Arteries and veins of the zebra fish
Arteries and veins are blood vessels and are part of the circulatory system. Arteries take oxygenated blood away from the heart and veins bring blood back to the heart after it has circulated through the body. The circulatory system distributes oxygen to the body and also moves around nutrients.
Animal Studies: Turtle
This turtle has a back full of green, mossy algae. When the turtle is stationary in the water, it can camouflage itself to look like a moss-covered rock.
Animal Defenses: Gecko
Animals such as some geckos, lizards, and salamanders can shed their tails to escape a predatory attack. This process is called autotomy. The missing tail eventually grows back.
Conflict resolution: "Back Home Action Planning"
This "Back Home Action Planning" unit offers an opportunity for individuals to plan how they will apply their new Cooperative Problem Solving skills in their back-home environment.
Seasonal Migrations: Whooping Cranes
Children follow the migrations of animals. They observe, research, and report their findings, and watch journeys progress on real-time maps. Through these interrelated investigations, students discover that sunlight drives all living systems and they learn about the dynamic ecosystem that surrounds and connects them. Fall: Students watch chicks grow and then "join" the migration as humans teach the birds a new route using an ultra-light plane to lead the way. Daily updates: September-December. S
A look back at WorldHouse
Virtual Maths, Density formula simulation
Density, mass and volume interactive formula, simulation
Welcome to Hindsight, an online history project that will transport you back to New York City on May 8, 1970. Your mission is to determine what happened on that day, and what meaning it might hold for us today. Our site uses the web's characteristics to foster historical inquiry -- you will navigate through multiple sources of evidence, explore diverse perspectives, and make connections within this "web" of material. The site is part archive, part essay, and part interactive exhibit.
Information Pioneers: Sir Tim Berners-Lee
This six minute video explains how the world wide web came to be and the rules that were used to start it including everything being free to join. The connections are stressed as well as how the developer is still working on creating a more sophisticated web. A good review of why the web was created as well as how it came into being.
Power of image
According to Lynne Burmark “Humans process images 60,000 times faster than text. ” ( Harnessing the power of visual literacy! website) . She makes this statement on the back of research that I have not read, however she captures why I think it is important to re-evaluate the potential for the integration of media in [...]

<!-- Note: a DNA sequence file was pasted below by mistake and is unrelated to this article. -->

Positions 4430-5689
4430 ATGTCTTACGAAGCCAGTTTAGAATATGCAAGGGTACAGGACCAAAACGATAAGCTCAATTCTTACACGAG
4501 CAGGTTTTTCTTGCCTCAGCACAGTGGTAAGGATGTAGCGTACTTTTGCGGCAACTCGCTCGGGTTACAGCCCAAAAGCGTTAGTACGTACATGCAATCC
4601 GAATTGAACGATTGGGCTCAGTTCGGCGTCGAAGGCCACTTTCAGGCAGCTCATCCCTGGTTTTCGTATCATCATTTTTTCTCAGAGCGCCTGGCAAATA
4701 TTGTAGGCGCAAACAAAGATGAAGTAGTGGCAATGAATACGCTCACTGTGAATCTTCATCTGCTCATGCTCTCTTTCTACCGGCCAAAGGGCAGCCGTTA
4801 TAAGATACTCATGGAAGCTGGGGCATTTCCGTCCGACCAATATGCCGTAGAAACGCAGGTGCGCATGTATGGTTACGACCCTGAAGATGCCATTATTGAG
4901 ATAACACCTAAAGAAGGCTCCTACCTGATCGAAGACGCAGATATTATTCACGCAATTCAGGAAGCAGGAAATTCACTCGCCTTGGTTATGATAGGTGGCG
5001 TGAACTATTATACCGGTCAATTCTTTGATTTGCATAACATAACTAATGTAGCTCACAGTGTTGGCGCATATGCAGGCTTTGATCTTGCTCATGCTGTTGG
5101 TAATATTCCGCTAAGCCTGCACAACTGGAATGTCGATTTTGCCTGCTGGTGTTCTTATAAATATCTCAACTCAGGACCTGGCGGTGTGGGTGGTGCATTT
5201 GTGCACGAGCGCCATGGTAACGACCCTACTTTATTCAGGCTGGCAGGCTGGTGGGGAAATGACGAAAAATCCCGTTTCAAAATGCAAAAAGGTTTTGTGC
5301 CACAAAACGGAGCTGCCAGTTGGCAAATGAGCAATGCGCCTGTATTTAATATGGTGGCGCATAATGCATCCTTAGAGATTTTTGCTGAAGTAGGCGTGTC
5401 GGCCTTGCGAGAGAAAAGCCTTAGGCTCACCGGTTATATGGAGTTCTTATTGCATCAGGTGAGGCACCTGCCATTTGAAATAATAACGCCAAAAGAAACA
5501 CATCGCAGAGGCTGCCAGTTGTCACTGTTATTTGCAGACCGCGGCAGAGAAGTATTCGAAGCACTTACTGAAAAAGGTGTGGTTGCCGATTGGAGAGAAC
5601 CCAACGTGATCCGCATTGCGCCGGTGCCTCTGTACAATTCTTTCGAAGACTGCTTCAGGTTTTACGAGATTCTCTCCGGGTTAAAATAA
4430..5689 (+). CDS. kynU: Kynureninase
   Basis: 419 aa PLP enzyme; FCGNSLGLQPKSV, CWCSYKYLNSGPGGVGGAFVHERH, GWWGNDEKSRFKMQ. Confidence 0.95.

Learning spaces: evaluation
A presentation which provides an overview of key research questions relating to the development of fit for purpose learning spaces
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The Fifth Virginia Convention
The American rebels stood to lose a lot by winning the war. Sites interpreter B.J. Pryor discusses the risk of success.
Journeyman cook Jim Gay explains that Americans' love of chocolate dates back to the beginning.
Objects drawn from a 1609 well put people back in the picture at James Fort. Senior Archaeological Curator Bly Straube interprets the evidence.
Masked Marvels: Las Super Luchas
Professional free-style masked wrestling in Mexico is deeply embedded in popular culture and is known as Lucha Libre. This "poor man's theater" explores universal themes of good and evil. It has grown out of traditions of masked dances and ceremonies that extend back to pre-Hispanic times.
Iconic - Tagish Lake Meteorite
The ultimate deep-space time capsule, this small black rock plummeted from space carrying organic material dating back 4.5 billion years. Much of the meteorite remains frozen in the ROM's vaults for research, but a sizable piece is on display in the Teck Suite of Galleries: Earth's Treasure and is one of the ROM's iconic treasures.
1.6.3 Fiscal retrenchment? If we turn to fiscal issues, at the time of entry to the EU in 2004, six of the ten entry countries had government deficits in excess of the SGP/ Maastricht Treaty 3 per cent of GDP rule: the Czech Republic (−5.9 per cent), Cyprus (−4.6 per cent), Hungary (−4.9 per cent), Malta (−5.9 per cent), Poland (−6.0 per cent) and Slovakia (−4.1 per cent). Thus these countries would be required to cut back on their public expenditures or increase taxes so as to
If we turn to fiscal issues, at the time of entry to the EU in 2004, six of the ten entry countries had government deficits in excess of the SGP/ Maastricht Treaty 3 per cent of GDP rule: the Czech Republic (−5.9 per cent), Cyprus (−4.6 per cent), Hungary (−4.9 per cent), Malta (−5.9 per cent), Poland (−6.0 per cent) and Slovakia (−4.1 per cent). Thus these countries would be required to cut back on their public expenditures or increase taxes so as to
13 Bankers: The Wall Street Takeover and the Next Financial Meltdown
[from MIT Sloan School of Management Newsroom]
Channeling Thomas Jefferson and Theodore Roosevelt, MIT Sloan School of Management Professor
Simon Johnson warns in a new book that a “new financial oligarchy” threatens not only the nation’s economy, but its political core. In 13 Bankers: The Wall Street Tak
Lunch with a Laureate: Robert Merton
As an MIT Museum audience peppers him with queries ranging from the barter system to development, trade relations, and the role of intuition in economics, Nobel Prize-winner Robert Merton pushes back against any assumptions that he might be a “renaissance man.” He carefully steers listeners to his areas of expertise -- fin